Confidence Level: 8
Finally we get to talk about a position of (nearly) unambiguous strength as we continue to previewing each position as follow up to my hopeless 53-man roster prediction back in July.
Tight Ends (2 keepers)
Keepers: Chris Cooley, Fred Davis
Cuts: Logan Paulsen, Lee Vickers
Fred Davis was one of the few pleasant surprises of 2009. While filling in during the first injury Chris Cooley has ever had, Davis stepped right in and shows he has the ability to be a top flight NFL tight end. Davis’ athleticism was never in question, but it was gratifying to see the timing and chemistry he had with Campbell – he was clearly running the routes correctly and Jason trusted Davis would be where he needed to be. Now if he can continue to trust his speed in the open field rather than go all Tinkerbell on us like last year, he brings some serious playmaking ability to the table.
Cooley, meanwhile, should pick up right where he left off. He is not the fastest or biggest guy out there, but he knows his craft. He is a master route runner and knows how to find the openings in the defense. Perhaps my favorite aspect of Cooley’s game is his open-field running ability. As mentioned, he doesn’t blow you away with raw speed. But he understands angles and manages to avoid contact for as long as possible, and then he has exceptional balance that makes him nearly impossible to take down with a glancing blow – and he is very good at adjusting at the last second to make would-be tackles into glancing blows.
The one weakness here is that neither Cooley nor Davis is an effective blocker, and unfortunately blocking is still half of a tight end’s job. Cooley was personally responsible for many of the failed running plays last year as he failed to hold the edge even minimally, and he seems to lack the ability to get himself squared up in front of a pass rusher. Davis was a bit better – he was able to fan outside well enough to redirect some pass rushers out of the play, and was significantly more effective than Cooley in run blocking. Unfortunately, however, he is still a below average blocker and only looked good in comparison to Cooley, who I'm afraid is just awful at it. So this would be a major limitation of the presumed two TE formations – they would not create the credible threat of a power running play. Opponents probably wouldn’t have to defend them any differently than if the Redskins had extra WRs on the field.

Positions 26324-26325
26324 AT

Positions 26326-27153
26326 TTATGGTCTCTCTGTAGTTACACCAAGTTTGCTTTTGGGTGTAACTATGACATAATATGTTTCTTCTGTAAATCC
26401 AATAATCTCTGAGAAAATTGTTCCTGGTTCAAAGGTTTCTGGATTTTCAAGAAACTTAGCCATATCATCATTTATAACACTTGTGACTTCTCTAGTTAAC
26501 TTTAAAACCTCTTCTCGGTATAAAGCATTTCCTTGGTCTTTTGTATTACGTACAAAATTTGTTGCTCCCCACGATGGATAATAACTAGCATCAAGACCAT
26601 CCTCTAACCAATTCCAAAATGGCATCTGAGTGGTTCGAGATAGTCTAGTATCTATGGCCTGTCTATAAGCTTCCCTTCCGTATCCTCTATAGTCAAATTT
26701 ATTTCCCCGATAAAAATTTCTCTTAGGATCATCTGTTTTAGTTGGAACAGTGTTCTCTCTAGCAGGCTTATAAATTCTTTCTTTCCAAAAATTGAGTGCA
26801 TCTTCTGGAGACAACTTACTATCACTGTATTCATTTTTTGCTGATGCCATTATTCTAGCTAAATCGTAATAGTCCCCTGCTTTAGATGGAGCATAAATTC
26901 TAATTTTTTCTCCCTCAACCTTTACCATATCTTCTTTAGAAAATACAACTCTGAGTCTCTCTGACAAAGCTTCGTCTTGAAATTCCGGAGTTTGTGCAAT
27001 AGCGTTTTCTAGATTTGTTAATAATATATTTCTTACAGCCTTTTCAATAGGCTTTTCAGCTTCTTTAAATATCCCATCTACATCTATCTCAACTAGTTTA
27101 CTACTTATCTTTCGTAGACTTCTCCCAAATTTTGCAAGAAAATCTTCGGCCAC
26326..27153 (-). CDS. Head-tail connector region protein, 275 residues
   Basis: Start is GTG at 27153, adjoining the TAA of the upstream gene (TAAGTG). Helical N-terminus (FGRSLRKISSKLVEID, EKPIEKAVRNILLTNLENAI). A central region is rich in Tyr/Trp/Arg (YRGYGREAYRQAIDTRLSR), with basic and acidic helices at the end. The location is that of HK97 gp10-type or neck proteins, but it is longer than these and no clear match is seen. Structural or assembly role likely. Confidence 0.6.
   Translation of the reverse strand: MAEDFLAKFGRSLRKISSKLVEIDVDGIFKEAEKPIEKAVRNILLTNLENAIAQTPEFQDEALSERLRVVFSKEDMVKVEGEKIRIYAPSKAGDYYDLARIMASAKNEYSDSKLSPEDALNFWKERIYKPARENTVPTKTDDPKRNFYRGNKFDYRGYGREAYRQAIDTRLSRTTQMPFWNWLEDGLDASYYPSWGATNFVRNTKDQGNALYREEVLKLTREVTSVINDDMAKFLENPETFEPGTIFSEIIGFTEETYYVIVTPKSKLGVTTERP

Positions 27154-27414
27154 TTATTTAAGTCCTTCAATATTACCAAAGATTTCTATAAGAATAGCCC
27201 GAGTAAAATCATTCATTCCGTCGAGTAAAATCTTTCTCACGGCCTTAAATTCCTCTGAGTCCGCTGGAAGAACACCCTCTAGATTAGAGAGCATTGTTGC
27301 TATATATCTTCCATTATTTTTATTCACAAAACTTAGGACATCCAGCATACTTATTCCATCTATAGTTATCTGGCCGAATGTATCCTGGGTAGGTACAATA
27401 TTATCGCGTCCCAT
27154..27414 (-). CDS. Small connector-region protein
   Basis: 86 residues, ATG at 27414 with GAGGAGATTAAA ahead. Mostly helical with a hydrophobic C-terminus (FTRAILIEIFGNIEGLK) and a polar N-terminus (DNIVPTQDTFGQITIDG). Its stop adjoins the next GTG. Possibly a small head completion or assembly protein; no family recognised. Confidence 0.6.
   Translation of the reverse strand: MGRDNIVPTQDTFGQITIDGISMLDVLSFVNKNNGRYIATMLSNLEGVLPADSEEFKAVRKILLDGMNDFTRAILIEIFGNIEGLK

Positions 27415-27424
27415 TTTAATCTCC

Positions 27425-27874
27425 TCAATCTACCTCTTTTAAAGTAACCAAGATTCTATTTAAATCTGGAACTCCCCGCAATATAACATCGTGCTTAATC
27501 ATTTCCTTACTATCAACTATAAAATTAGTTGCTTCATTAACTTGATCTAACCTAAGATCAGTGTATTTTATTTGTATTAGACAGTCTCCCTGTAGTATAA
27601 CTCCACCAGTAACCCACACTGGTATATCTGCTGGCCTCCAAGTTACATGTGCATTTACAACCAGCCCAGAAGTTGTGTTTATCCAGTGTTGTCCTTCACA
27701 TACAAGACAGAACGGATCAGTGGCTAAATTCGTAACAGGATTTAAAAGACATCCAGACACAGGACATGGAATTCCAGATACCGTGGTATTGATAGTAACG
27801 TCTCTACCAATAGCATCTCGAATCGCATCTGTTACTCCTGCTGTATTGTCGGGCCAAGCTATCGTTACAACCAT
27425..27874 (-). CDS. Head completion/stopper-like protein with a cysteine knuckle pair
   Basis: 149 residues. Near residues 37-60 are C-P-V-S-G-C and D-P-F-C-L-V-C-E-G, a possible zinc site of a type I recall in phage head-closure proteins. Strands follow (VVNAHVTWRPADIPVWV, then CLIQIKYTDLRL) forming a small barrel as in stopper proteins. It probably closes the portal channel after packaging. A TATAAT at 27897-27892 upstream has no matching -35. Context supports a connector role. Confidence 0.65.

Of course there will still be a need for blocking from the TE position, but it’s not yet certain where that would come from. There are two blocking TEs competing for roster spots: Logan Paulson and Lee Vicker. However, fullback Dennis Morris played TE in college and of course Sellers spent a lot of time during the Zorn years either lining up at TE or motioning there before the snap. The reason I am only picking the two pass-catchers to make the team is that I am hoping Sellers and/or Morris can be used in an H-back role and move to TE when the extra bulk is needed, thus freeing up a roster spot for other positions where depth is desperately needed.
Upcoming previews: Quarterbacks, Special teams
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